Serious Media for Good: Games & Journalism Part I

BY Dan Norton
I recently attended a lovely and amazing conference called the ivoh summit. It blew my mind, and I met a ton of amazing people. I met a lot of incredible writers and journalists, and I was immediately impressed by two things:

  • I forgot how much I enjoy the company of writers
  • There are lots of ways to do a profound amount of good by making media

This got me thinking about things that journalism and games have in common, and the things they don’t have in common. I’ve done a lot of thinking about games vs. books, games vs. movies, games vs. actually doing things. Weighing the structure and affordances of news against games is honestly something that hadn’t occurred to me.

One of the things that serious games and journalism have in common is that they are both media made for a purpose. They both want you to consume them and come out the other side changed in some way. It occurred to me that games can learn a ton from the generations of culture and expertise behind professional journalism.

In terms of generating that change, I think games and journalism have a notable contrast. Games double down on the intrinsic interest of the player (“this will be fun!”), while journalism appeals to the extrinsic interests of the reader (“This is something I want to know about!”). Now of course, news articles with serious goals still strive to be entertaining, and learning games still hope that player’s care about the topics before they begin play. I think it’s fair to say that news media expects someone to read their article because it’s about something important, and that games media expects someone to play their game because it’s fun.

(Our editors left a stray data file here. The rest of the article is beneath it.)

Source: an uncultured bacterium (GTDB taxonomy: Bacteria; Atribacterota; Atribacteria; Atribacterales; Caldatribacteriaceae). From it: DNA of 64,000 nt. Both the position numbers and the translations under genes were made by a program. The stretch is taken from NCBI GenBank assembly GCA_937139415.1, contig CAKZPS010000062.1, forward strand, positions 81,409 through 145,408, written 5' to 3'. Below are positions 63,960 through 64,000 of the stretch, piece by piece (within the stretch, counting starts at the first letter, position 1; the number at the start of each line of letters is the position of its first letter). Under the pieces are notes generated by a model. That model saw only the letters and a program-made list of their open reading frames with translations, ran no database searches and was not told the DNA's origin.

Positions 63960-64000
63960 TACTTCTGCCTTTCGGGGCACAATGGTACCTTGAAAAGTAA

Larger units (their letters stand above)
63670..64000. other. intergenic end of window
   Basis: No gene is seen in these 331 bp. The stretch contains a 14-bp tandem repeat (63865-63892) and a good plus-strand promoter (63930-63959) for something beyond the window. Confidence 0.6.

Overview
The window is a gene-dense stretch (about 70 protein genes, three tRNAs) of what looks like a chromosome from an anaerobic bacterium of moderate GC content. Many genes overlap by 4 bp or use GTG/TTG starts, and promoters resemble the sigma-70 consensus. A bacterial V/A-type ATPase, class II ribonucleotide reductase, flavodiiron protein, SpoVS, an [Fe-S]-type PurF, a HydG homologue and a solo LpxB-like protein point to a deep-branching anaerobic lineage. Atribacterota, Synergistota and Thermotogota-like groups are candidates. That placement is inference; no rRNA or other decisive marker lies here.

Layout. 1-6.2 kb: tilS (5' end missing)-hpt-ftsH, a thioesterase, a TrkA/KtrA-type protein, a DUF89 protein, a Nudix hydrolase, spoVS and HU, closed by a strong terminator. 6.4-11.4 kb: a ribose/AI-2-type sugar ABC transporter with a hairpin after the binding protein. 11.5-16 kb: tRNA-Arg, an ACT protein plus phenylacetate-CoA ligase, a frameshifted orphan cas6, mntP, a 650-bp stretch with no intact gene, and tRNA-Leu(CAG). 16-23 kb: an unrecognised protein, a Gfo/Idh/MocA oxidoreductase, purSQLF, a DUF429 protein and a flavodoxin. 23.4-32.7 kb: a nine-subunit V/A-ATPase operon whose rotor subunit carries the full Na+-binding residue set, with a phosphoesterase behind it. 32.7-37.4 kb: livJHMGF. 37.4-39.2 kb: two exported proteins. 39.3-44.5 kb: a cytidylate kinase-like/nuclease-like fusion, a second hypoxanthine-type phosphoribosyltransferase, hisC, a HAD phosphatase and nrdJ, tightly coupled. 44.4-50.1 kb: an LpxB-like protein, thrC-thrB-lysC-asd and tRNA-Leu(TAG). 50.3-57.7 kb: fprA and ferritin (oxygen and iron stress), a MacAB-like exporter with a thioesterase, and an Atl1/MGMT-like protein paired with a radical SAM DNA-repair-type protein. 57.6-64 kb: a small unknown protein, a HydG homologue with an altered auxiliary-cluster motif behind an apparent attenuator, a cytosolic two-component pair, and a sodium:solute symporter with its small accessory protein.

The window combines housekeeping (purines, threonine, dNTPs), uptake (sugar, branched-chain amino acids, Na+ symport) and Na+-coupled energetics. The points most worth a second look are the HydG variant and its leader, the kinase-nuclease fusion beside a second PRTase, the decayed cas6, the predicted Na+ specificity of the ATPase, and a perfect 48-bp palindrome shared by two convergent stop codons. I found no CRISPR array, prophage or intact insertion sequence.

Journalism exists to inform someone about something they didn’t know. Journalists accordingly write about things that are, and under the assumption that you should know about those things. Journalism focused on making impact and change often looks at the type of things that demand action through their very existence- and can leverage reality with tools like inspiration, community, outrage, empathy, etc.

Journalism relies on the extrinsic, in that sense- they expect/insist you care about the world around you. And of course, you should.

Games endeavor to present information about themselves, under the premise that the act of thinking about them is enjoyable and worth doing. Mechanics, identity, reward structures...all of the components of games that make them great are internal to the experience. Games can leverage tools like accomplishment, frustration, empowerment, etc.

So games rely on the intrinsic- they expect you to care about your own experience, and promise to lay out a challenge worth spending your time and effort on in the name of being a thinking, learning human being. And of course, you should.

In the next installment, I’ll talk more about the intrinsic aspect of games, and point out the strengths and weaknesses that stem from those attributes. More soon!

Click here to read Serious Games for Good: Games & Journalism Part 2!